We pressed on after the C-section, and Dan took us through both the Neonatal Intensive Care Unit as well as the Pediatric Intensive Care Unit. I have to say, both were stunningly impressive wards that matched anything I’ve seen in the United States. St Damien’s has one of only a handful of pediatric ICUs in Haiti and one of the only neonatal ICUs in Port-au-Prince, a stark contrast to the city Boston which has several serving a much smaller population (by comparison, Port-au-Prince contains roughly 1/3 of Haiti’s 9 million residents).
We concluded our tour by passing through the Emergency Room at St Damien’s and were almost on our way out when we heard Dan say “oh wait, we should go see the abandons!” almost as if it was an after thought. I had a sinking feeling that I knew what Dan meant, but I imagine he gathered the somewhat bewildered look on Danielle’s face as he quickly explained that these were children who were abandoned at St Damien’s for one reason or another – either their mothers were too young to take care of them or the family was unable to afford to take care of a sick child.
Utterly heart breaking does not describe the feeling one has on hearing that children were left at a hospital because quite simply there was no way to properly care for them. Also, the children are tucked away in a corner of the hospital in a room that looks just like every other pediatric ward in the building. If you didnt know they were there, you would end up passing on by. On the bright side, these children will receive amazing care at St Damien’s until they are either claimed by family or are well enough to join the nearby orphanage (also under the direction of Father Rick). As a way to pay respect to all that Father Rick has done, the children who’s names are not known when they are abandoned at St Damien’s are named “Frechette” in Father Rick’s honor.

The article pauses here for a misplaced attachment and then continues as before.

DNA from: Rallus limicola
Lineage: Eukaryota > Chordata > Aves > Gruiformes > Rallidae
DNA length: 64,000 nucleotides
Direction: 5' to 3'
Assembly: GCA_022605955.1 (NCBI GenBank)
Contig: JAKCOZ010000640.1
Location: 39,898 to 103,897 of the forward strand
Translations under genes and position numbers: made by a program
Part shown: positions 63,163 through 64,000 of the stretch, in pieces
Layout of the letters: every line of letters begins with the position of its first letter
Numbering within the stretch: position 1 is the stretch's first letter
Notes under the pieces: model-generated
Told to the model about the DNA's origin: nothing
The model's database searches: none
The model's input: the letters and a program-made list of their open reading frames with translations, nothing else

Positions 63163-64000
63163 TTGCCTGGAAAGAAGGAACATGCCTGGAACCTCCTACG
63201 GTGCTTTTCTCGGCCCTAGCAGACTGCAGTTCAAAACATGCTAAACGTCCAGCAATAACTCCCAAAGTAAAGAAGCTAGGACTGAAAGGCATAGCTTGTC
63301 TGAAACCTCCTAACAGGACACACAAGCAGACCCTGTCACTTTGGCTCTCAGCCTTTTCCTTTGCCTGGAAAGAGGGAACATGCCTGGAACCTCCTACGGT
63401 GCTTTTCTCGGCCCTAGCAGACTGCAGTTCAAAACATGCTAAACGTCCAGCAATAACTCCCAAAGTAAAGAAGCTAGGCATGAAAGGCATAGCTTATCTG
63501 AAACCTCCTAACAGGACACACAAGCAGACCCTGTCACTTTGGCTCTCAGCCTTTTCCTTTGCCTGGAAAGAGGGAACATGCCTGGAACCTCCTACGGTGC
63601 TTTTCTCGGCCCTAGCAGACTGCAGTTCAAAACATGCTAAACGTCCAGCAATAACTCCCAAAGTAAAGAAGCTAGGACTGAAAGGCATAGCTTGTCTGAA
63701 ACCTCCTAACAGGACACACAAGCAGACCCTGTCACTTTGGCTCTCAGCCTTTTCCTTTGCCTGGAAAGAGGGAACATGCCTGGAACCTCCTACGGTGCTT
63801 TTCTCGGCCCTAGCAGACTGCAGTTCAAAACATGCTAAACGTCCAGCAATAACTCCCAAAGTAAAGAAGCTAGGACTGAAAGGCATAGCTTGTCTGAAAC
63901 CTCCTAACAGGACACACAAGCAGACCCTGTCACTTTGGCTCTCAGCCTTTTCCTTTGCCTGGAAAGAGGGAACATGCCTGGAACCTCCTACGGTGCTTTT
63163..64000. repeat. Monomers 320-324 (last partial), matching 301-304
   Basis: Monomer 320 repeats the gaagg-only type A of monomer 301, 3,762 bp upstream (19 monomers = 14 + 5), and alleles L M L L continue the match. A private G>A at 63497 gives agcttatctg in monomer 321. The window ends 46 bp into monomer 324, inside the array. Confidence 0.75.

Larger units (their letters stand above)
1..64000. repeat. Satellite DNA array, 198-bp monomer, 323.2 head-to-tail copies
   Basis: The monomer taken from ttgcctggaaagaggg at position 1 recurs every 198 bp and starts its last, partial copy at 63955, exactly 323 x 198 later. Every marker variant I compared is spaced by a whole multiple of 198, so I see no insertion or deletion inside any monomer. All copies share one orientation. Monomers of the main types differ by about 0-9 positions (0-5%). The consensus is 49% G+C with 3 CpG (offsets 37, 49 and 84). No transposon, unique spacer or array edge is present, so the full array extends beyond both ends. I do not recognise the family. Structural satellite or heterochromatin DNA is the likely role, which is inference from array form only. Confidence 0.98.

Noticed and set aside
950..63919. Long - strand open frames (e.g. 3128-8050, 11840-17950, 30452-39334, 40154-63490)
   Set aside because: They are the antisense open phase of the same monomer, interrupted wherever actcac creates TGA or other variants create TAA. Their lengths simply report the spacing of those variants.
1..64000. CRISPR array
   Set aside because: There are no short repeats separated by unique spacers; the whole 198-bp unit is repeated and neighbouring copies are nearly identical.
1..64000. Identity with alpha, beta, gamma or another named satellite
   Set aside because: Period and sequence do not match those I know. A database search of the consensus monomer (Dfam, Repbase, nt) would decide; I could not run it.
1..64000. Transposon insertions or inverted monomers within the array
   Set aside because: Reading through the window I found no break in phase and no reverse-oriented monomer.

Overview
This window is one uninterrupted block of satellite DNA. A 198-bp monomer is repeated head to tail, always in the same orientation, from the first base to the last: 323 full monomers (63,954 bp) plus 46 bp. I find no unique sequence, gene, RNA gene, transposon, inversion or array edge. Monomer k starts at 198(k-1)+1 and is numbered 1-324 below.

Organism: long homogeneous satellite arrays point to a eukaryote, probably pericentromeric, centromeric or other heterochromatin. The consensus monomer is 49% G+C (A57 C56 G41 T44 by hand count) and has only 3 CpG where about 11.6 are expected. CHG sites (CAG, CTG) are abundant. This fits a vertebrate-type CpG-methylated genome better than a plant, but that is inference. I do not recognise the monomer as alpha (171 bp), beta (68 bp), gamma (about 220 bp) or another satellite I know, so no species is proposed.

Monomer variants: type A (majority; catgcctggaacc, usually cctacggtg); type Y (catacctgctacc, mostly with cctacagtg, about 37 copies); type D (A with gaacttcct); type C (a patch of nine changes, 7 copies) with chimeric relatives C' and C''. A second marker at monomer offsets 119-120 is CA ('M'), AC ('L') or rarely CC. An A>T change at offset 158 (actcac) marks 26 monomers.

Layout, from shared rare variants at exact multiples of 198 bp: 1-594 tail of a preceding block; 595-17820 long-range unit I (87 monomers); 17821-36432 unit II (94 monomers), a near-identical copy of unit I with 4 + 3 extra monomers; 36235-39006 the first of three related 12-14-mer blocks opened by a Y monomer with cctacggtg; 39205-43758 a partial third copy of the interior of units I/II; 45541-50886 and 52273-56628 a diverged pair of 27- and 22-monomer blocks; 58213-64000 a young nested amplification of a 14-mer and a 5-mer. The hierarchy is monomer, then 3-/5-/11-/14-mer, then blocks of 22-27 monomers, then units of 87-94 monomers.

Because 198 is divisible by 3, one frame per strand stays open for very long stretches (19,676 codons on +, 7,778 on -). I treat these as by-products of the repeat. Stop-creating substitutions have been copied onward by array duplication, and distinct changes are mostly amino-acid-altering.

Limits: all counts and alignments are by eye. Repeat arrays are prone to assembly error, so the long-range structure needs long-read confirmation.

Walking into the room, my eye immediately caught this adorable little nugget whom I instantly wanted to adopt and take home with me. I mean, come on – that face is priceless.
I think she has a budding career as a model or actress because as soon as I pulled out my iPhone to take a picture, she was all smiles. And yes, she’s cute and absolutely adorable. Yet there is obviously more to this story than meets the eye as she after all is one of the “abandoned”. The sad thing is I know neither her name nor her story. But there’s something fitting to me in that lack of knowledge because in reality, she could be any child in Haiti. To me, there doesn’t need to be a name or story to this face because whatever it is, that is her past, and sad and tragic though that past may be, her future is potentially far brighter.
I’m posting a few more pictures so prepare for a cute-bomb.
These are of Dan and Danielle with one of the many “Frechettes” that have been residents at St Damien’s over the years. And again, though it’s sad and tragic that we may never know this girl’s real name, more importantly these kids appear to be happy, healthy, and well cared for. And in a place where hardship is all too real, and death comes far too quickly, to be healthy, cared for and loved can only be described as priceless and divine.